8. #8

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    Rick:

    FWIW in recent years I've been film testing by setting up a black camera bag and piece of white, textured polystyrene outside in even lighting. I toss in a grey card for good measure. I run exposures from ISO - 2.5 stops to + 2.5 stops in 1/3 stop increments. I develop the film at my best guess - actually at Massive Dev. Chart!! - and proof at the usual minimum exposure / maximum black. From this I look for the best rendition of the black bag.

    I then print 8x10's of the selected exposure and the one each side of it on my normal contrast paper - exposure is again min.exp. / max. black. I select the print that gives me a truly black bag with textural details. Usually one of the prints shows wonderful texture - but isn't black. Another is truly black but shows no texture. Printing the three makes the decision easier - for me at least. If I'm truly conflicted I opt for the lower indicated E.I.

    Next, look at the polystyrene on the selected print. It needs to be truly white - but with visible texture. If it's dingy - increase your film development time. If it's lacking texture - decrease.

    I've used this for a while and it works for me. I did "do" the ZS for a some time but it didn't suit me in the field. I also went through BTZS and again it didn't suit me in the field and I also found myself holed up in the darkroom without creativity. This, I feel, cobbles together thoughts from both, (and others) and works for me. I can shoot and develop a test roll of film in an hour or so. Once it's dried, it takes no more than an hour to print the tests. Trying a new film / developer combination now is no longer a daunting task.

    Mostly, I would advise you to get to understand the underlying principles: Why minimum exposure / maximum black? Why expose for the shadows / develop for the highlights? The effects of different types of developers, different agitation etc. In this way, you can truly learn to create the "feel" you want to achieve in your work.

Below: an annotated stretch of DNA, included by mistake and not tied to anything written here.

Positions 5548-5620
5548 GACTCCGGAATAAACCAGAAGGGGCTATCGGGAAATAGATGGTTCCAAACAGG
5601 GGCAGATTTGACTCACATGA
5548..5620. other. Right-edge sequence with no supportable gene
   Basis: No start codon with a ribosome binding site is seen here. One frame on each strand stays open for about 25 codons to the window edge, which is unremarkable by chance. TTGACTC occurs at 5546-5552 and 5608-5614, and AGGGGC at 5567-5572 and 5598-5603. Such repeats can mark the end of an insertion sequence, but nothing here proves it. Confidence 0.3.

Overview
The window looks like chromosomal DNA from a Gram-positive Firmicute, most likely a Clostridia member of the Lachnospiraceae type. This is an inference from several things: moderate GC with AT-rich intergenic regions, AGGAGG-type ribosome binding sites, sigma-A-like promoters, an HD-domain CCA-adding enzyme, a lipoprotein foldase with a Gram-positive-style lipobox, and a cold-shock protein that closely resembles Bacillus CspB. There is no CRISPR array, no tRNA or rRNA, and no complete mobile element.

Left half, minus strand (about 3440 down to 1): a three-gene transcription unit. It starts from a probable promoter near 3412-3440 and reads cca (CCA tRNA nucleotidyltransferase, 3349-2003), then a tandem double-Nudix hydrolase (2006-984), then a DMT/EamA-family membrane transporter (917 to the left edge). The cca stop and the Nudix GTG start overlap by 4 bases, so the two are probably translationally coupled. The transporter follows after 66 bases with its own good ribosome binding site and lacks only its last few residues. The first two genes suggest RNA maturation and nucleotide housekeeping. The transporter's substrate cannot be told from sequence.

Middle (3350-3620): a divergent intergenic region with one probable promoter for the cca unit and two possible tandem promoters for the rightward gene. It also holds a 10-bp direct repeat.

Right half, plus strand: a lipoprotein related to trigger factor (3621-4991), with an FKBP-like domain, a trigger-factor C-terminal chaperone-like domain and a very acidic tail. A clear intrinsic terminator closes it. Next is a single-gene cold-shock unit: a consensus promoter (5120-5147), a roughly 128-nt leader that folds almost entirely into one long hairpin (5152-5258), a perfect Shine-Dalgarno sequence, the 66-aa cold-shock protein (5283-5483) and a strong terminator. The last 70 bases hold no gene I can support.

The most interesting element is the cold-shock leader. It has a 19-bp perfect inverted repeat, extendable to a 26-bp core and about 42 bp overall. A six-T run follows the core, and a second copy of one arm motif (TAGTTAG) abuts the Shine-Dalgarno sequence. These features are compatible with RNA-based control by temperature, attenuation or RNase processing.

Hope this gives you some food for thought.

    Regards

    Bob
    "Why is there always a better way?"

  9. #9

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    Hi Rick, the z2 I evaluate on the negatives, and I am looking for the first patch that gives me a tone that is easily perceptible against the surrounding film. I will often have a patch that I can make out if I hold the neg against the right light source, and squint at it from the right direction. But if I have to do that, it's not the right exposure

    For the z8/z9. I partially mask those patches on the negative when I am making my contacts. For the z9, I am looking for a tone that is just perceptible from the masked area of the contact print. For the z8, I am looking for a definite, but very pale grey.
    Steve

    "You don't need eyes to see, you need vision" - Maxi Jazz

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  10. #10

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    Bob - your method makes a great deal of sense to me and pretty much mirrors what I have been doing. I never could understand the fixation with Z1 nor the target densities for the higher zones. My shadow readings are primarily placed in Z3 and 4 so I aim for an E.I. that will reproduce those areas with my paper, developer and enlarger in the way you describe your black bag using my SPT. My targets are a black T shirt, a white T shirt and a gray card. Noting where the meter reading of the white T shirt fall I adjust my development time to match my mental picture of that value be it Z7, 8 or whatever just as you judge how you polystyrene looks in print. Until you described your approach I never remember reading about adjusting exposure and development based on photographing and printing real world textured objects. I was well aware of the FB + fog approach but was hoping to hear more of the methods others have adopted to personalize their results. My method seemed too simple but it's good to know someone else apparently has come to some of the same conclusions. KISS! Maybe someone can convince me that buying a densitometer and 100 sheets of graph paper really does make sense.